Resistance - DVD Review

'Like most Shakespearean tragedies, those most culpable are the characters who operate on good intentions with ill-thought out ideas.'

Amit Gupta's Resistance is slow-moving, occasionally grim of tone and certainly depressing of plot but it is also aspirational and original British cinema, a production which attempts an ambitious and attractively different story arc, whilst bathing Wales' valleys in Hollywood-esque sheen.

Not that the sheen manifests itself via polished surfaces and gorgeous sets. Resistance is grubby, earthy; a look at what would become of an isolated village during the occupation of Britain, circa World War Two. As Andrea Riseborough's Sarah pines for disappeared love Tom (Tomos Eames) a fragile alliance forges with Tom Wlaschiha's Nazi, Albrecht. Is this alliance collaboration or resistance? Both characters cannot shut out dreams (nightmares?) that it is the former, though clearly each long for it to be latter. The resistance group themselves, formed by the men of the village, are almost entirely absent, Gupta more concerned with the internal conflicts of those who remain.

Riseborough, on a run of quietly appreciated yet little-seen roles, is good but the clear standout here is the heartbreaking turn by Sharon Morgan, as village elder Maggie. As the final third throws depressing situ after depressing situ at her, Maggie gradually breaks down, her resistance shattered by an assault less obvious than the sieges of Manchester and Birmingham, mentioned in dispatches, but crushingly intent on removing the little forms of love that manage to remain under occupation.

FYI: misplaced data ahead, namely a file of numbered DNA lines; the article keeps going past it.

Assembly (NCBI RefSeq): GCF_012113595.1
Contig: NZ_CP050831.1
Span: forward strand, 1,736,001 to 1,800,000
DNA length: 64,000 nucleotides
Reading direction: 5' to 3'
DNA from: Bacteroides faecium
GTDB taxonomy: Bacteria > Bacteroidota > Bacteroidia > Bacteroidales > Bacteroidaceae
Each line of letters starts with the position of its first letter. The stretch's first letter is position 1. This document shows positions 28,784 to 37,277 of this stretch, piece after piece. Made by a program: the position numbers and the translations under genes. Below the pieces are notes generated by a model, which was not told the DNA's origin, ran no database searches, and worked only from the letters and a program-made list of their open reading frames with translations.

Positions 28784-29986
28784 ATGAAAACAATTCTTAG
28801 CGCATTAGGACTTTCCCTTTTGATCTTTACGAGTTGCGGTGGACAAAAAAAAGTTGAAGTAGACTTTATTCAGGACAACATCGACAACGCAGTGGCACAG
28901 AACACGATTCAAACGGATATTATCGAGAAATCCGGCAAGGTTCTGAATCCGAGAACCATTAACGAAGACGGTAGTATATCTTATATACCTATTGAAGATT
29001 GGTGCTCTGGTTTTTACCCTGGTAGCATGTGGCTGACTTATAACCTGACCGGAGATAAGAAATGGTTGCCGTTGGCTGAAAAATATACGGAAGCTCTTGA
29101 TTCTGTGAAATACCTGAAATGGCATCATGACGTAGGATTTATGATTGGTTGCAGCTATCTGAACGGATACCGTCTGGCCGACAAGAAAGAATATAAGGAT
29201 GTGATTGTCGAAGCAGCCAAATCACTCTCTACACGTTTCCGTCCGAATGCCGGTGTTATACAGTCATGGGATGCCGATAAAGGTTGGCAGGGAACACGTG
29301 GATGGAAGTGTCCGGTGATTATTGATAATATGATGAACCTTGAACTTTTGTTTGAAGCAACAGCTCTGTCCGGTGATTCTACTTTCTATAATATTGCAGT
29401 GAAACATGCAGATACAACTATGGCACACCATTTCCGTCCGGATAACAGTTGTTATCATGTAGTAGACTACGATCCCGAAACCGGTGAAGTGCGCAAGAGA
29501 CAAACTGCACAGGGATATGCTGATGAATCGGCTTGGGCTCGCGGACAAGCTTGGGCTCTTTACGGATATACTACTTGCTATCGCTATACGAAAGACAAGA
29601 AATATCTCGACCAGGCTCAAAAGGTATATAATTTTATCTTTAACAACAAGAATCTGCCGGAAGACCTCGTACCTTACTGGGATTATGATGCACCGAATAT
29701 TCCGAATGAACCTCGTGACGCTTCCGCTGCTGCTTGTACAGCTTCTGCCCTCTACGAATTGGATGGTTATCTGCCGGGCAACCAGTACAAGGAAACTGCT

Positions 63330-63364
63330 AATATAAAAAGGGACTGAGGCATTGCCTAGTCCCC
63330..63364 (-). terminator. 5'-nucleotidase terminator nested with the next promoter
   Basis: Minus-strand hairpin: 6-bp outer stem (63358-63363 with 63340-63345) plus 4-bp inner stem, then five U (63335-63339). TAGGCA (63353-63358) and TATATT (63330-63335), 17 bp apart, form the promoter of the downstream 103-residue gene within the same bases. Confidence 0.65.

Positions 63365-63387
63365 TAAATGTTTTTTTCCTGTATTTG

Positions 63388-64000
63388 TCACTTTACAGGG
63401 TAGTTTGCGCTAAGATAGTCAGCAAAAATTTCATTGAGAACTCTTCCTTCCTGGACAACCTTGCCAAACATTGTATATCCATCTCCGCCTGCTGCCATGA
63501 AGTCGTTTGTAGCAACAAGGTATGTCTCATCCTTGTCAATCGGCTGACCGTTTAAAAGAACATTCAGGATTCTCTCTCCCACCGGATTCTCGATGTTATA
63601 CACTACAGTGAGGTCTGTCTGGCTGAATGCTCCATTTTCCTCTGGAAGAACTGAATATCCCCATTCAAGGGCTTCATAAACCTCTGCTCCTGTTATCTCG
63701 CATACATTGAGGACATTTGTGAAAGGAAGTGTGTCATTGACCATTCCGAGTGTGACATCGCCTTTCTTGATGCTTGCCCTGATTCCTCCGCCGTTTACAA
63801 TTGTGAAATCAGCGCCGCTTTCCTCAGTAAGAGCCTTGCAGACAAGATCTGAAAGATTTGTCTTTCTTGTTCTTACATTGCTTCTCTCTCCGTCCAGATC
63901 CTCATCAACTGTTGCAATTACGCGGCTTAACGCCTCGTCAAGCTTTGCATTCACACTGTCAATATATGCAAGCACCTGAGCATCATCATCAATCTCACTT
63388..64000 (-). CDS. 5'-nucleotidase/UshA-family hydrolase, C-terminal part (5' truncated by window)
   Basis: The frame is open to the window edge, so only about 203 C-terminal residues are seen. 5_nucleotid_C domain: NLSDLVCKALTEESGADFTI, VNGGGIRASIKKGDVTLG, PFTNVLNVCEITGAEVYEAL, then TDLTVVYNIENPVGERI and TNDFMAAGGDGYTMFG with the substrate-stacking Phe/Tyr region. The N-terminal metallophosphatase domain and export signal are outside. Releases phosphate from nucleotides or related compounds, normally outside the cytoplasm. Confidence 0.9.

Gupta showcases this with few flinches as Resistance marches to a conclusion which suggests it is futile. Like most Shakespearean tragedies, those most culpable are the characters who operate on good intentions with ill-thought out ideas. Albrecht is quietly managed through flinches which show heart and overt operational decisions which show the ruthlessness of an evil occupying force. Like all of the characters, including the mist shrouded mountains of the secluded valley, he is well drawn, benefiting from a script by Gupta and novelist Owen Sheers, which values unflinching honesty over melodrama.

Depressing, yes, but also an uplifting monument to British cinema which aspires to produce original ideas, showcased with note-perfect direction. Morgan and Riseborough personify the heartbreaking conflict of an occupation fictitious to the human race only its location.

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